Special counsel representing the state of Texas in the matter conceded on August 25 that Young’s conflict-of-interest allegation “presents an issue of substantial merit [that] could possibly be outcome determinative,” and that he should be granted an evidentiary hearing to resolve the issue.

The Evidence of Prosecutorial Misconduct and Judicial Bias

Young was convicted and sentenced to death for kidnapping and double murder in a 2003 trial before Judge John G. Hyde. He has long maintained his innocence.

Young’s lawyers first became aware of Petty’s dual role in August 2019, when a new prosecutor assigned to the case reported a “startling revelation” that Petty had been “paid by Midland District Court judges as a ‘de facto law clerk’ on cases in which he also had appeared as the prosecutor, including on Young’s case.” Defense counsel subsequently obtained documents from public records requests and from the Midland DA’s office detailing Petty’s and the court’s conflict of interest. These included invoices Petty submitted to the Midland County Courts and records from an IRS audit of the Midland County DA’s office related to Petty’s dual employment, as well as information from the record of Young’s case itself.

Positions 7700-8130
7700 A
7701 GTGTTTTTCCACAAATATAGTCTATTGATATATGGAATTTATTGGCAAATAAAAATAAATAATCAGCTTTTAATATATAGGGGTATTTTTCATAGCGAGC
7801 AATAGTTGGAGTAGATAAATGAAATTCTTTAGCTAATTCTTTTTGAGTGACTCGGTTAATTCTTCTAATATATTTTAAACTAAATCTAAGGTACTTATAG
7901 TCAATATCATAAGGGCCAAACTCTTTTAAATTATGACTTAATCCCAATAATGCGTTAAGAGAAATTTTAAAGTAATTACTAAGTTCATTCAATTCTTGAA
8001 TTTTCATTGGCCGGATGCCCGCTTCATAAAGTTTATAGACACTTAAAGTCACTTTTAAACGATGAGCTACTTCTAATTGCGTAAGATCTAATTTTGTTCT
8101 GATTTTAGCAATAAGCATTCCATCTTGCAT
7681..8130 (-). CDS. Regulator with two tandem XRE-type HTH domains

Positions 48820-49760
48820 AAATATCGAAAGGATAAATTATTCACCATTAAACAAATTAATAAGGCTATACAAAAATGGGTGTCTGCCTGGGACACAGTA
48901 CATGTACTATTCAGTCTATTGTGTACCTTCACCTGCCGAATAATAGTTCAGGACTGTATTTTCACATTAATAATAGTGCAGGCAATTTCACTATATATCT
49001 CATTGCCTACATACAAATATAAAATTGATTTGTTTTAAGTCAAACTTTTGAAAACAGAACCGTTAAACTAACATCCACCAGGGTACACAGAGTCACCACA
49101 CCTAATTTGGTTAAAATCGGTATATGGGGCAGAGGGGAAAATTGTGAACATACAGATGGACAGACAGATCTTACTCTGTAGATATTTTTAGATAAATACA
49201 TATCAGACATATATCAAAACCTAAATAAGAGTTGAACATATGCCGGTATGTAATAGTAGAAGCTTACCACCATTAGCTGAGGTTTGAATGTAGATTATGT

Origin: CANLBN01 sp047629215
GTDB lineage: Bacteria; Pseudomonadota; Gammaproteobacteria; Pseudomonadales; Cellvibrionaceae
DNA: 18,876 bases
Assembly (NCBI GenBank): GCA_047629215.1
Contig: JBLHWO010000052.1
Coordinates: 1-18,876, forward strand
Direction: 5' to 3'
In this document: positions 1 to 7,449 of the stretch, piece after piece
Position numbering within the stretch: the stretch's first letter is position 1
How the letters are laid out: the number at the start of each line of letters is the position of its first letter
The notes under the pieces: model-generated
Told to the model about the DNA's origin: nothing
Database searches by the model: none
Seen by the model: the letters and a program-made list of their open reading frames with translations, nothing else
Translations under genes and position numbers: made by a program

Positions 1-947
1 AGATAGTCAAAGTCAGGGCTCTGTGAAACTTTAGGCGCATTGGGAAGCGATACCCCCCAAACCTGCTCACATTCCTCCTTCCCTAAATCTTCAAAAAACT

Young’s application document’s that Petty had been paid $7,200 for legal work he performed for Judge Hyde on approximately 20 cases during the course of Young’s 2003 trial, while Petty was on the prosecution team seeking Young’s conviction and death sentence. He also presented evidence that Hyde paid Petty $1,500 in 2006 for legal work on Young’s case, while Young’s first application for a state writ of habeas corpus was pending before Hyde. During that same time, the record of Young’s case showed that “Petty authored the State’s pleadings opposing Young’s application and appeared, in-person, as the prosecutor at the 2006 evidentiary hearing.” Young alleges that some of the $1,500 may have been deferred payment for work Petty performed during the trial.